How Jeff Koinange's Confrontation With President Earned Him Award [VIDEO]

  • CITIZEN TV'S Journalist Jeff Koinange In an Interview With the Kenyans.co.ke on Monday, November 25, 2019
    Citizen TV news Jeff Koinange in an interview with Kenyans.co.ke on Monday, November 25, 2019
    Simon Kiragu
    Kenyans.co.ke
  • When many Kenyans think about the epitome of journalism in Kenya, one of the names which is likely to crop up is Jeff Koinange. 

    He has had a stellar career in media, both abroad and in the country, topping the Kenyans.co.ke’s Top 100 Kenyans Journalists 2019.

    Jeff has captured invaluable memories of his decades-long careeer in his memoir Through My African Eyes

    Citizen TV anchor Jeff Koinange at RMS Studios in September 2019
    Citizen TV anchor Jeff Koinange at RMS Studios in September 2019
    Facebook

    In that priceless book sits a story about how he found himself deep in the jungles of DRC Congo, chasing a story about one of Africa’s saddest memories.

    On January 16, 2001, then-President Laurent-Désiré Kabila was assassinated by his own bodyguards, paving way for his son, Joseph Kabila to rise to power at only 29 years of age. 

    While at Kinshasa, Jeff heard a story about a lone doctor, Denis Mukwege, who was treating victims of mass rape at Panzi Hospital in Bukavu Village, some 2,000km away. 

    On the day he flew to the hospital, whose capacity was 100, he found more than 700 women waiting to be treated. One of the women had been brought by her teenage son in a wheelbarrow from a village that was 40km away. Her assailants were said to be uniformed soldiers. 

    The stories angered Jeff and the doctor cautioned that their tales were just a tip of what was happening in the villages. 

    “Shame on every one of us, I thought. Shame on everyone who condones such savagery and bestiality. Shame on those who knew and just looked the other way,” Jeff writes in his book. 

    As they completed covering the narrations from the victims, one of them reached out and thanked Jeff for being the voice of the voiceless. He could not hold back his tears. He submitted the story after getting back to his hotel and that evening, the world learned about the tiny hospital in Bukavu Village.

    For more than 48 hours, the Bukavu rape story was played over and over on Television. The story triggered people from around the world to volunteer medical equipment and their services to the hospital. 

    Jeff’s bosses were amazed by the story and urged him to reach out to the government which he did. He called President Joseph Kabila who informed him that he was in Lubumbashi.

    “I dialled the president and thank god he picked up the phone. He knew right away,” Jeff recalled that the president had anticipated his call. “I know why you’re calling. I’ve been watching your story for the last 48 hours.”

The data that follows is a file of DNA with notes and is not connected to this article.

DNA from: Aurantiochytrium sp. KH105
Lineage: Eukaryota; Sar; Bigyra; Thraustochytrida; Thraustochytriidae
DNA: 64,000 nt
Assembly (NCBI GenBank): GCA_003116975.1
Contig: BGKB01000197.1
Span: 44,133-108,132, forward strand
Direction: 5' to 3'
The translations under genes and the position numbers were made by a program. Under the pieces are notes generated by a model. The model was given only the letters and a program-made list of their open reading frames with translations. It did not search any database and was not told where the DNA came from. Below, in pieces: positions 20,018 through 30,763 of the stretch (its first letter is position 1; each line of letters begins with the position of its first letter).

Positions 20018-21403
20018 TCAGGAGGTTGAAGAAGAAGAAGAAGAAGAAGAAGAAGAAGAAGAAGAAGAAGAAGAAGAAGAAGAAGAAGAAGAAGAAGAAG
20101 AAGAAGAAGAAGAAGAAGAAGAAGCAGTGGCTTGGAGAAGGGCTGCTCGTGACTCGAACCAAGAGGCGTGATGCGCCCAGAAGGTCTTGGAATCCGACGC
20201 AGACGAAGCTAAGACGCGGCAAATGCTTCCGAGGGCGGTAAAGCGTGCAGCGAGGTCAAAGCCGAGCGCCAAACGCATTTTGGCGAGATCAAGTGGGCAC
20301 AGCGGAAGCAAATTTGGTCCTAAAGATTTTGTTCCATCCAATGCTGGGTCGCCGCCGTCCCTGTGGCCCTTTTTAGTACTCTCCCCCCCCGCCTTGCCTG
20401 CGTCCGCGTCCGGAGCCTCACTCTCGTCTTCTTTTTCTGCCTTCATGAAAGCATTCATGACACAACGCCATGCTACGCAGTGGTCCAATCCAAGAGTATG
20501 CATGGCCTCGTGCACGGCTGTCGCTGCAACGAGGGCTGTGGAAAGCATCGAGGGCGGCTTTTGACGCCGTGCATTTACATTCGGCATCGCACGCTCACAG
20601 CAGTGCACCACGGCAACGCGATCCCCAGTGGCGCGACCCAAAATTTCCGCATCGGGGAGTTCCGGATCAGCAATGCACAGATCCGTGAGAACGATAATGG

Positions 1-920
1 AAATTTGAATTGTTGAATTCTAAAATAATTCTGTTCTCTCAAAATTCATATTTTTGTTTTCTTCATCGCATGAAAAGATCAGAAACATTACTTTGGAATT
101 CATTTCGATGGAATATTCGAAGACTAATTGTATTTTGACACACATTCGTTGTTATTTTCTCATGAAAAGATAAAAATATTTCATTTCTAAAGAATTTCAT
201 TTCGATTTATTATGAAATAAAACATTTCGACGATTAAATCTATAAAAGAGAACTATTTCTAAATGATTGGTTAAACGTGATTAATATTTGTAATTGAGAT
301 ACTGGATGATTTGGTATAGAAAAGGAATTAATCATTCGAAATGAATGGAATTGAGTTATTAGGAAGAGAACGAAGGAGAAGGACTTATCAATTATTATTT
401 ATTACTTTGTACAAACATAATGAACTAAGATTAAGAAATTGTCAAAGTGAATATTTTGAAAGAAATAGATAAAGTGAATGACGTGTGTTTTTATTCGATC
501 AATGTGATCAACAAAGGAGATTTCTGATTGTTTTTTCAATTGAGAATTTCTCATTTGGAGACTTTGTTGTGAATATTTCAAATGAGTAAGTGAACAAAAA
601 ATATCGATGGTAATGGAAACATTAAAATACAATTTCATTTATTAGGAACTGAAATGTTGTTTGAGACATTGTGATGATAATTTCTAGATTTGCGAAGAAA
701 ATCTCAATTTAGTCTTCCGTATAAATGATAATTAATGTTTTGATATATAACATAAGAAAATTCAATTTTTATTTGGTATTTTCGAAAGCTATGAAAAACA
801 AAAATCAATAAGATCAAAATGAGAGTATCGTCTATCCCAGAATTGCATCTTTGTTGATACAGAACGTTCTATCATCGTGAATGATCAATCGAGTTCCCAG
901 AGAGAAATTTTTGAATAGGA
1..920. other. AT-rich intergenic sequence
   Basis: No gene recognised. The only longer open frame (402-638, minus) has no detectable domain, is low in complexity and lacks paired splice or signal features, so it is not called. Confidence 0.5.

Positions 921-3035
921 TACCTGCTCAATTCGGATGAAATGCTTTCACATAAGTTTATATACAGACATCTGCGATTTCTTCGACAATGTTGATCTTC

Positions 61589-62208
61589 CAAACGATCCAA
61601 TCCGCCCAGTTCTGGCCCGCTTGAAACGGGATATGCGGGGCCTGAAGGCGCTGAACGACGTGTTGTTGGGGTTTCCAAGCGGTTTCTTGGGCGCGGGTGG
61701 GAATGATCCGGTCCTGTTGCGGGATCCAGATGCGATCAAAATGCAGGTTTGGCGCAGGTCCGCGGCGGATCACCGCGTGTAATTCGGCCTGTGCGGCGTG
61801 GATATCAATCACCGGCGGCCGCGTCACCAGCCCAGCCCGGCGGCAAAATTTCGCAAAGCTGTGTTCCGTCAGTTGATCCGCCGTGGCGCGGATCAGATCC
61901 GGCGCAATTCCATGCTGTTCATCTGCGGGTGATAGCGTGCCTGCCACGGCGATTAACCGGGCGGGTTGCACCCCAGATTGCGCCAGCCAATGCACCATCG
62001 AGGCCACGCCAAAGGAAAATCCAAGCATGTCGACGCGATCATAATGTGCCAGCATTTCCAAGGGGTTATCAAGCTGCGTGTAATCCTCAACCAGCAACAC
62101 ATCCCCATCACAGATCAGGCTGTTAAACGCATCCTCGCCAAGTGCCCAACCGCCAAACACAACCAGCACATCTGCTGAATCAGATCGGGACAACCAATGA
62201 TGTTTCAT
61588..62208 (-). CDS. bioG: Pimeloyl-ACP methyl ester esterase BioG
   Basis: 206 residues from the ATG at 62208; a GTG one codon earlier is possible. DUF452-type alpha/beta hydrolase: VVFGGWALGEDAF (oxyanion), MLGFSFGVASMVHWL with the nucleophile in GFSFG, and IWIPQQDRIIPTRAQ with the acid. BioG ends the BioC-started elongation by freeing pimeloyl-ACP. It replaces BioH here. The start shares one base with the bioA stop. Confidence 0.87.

When he finally arrived at the president’s palace he took out his laptop and though he knew the head of state had already watched the video, he insisted on playing it again.

    News anchor Jeff Koinage and former Congo President Joseph Kabila in 2006
    News anchor Jeff Koinage and former Congo President Joseph Kabila in 2006
    File

    “I take out my laptop put it for the president, give him some headphones and he starts listening. Immediately, I see the reaction on his face, that’s the reaction I was looking for,” Jeff narrated. 

    “Mr President, what if that was your own mother or your twin sister? Those victims of mass rape by your own soldiers? What would you do?” 

    “You don’t even want to know what I would do because I can’t describe it,” President Kabila responded and kept staring at Jeff. 

    “So why aren’t you doing anything about it? Why are you letting the soldiers go about their business like it is a bandit country?” he probed further, after which the president answered, “We’ll do something about it.”

    “Mr President that is not good enough, you need to assure the people that you will do something about it.

    “Arrest some soldiers and make an example,” Jeff challenged. 

    “I pressed him all the way. I said Mr president at the end of the day it’s up to you. The people will judge you on the things you do. Yes, congo is huge and you can’t control all of it all the time but you know what? Eastern Congo is turning out to be the badlands, the bandit territory and a no-go place and if your soldiers don’t get their act together, it could destroy the whole country,” the Citizen TV anchor recalled. 

    Several months later he received an email from an organisation in South West France informing him that he had been nominated for The Prix Bayeaux for War Correspondents Award. Three months later he received good news that his story had won.

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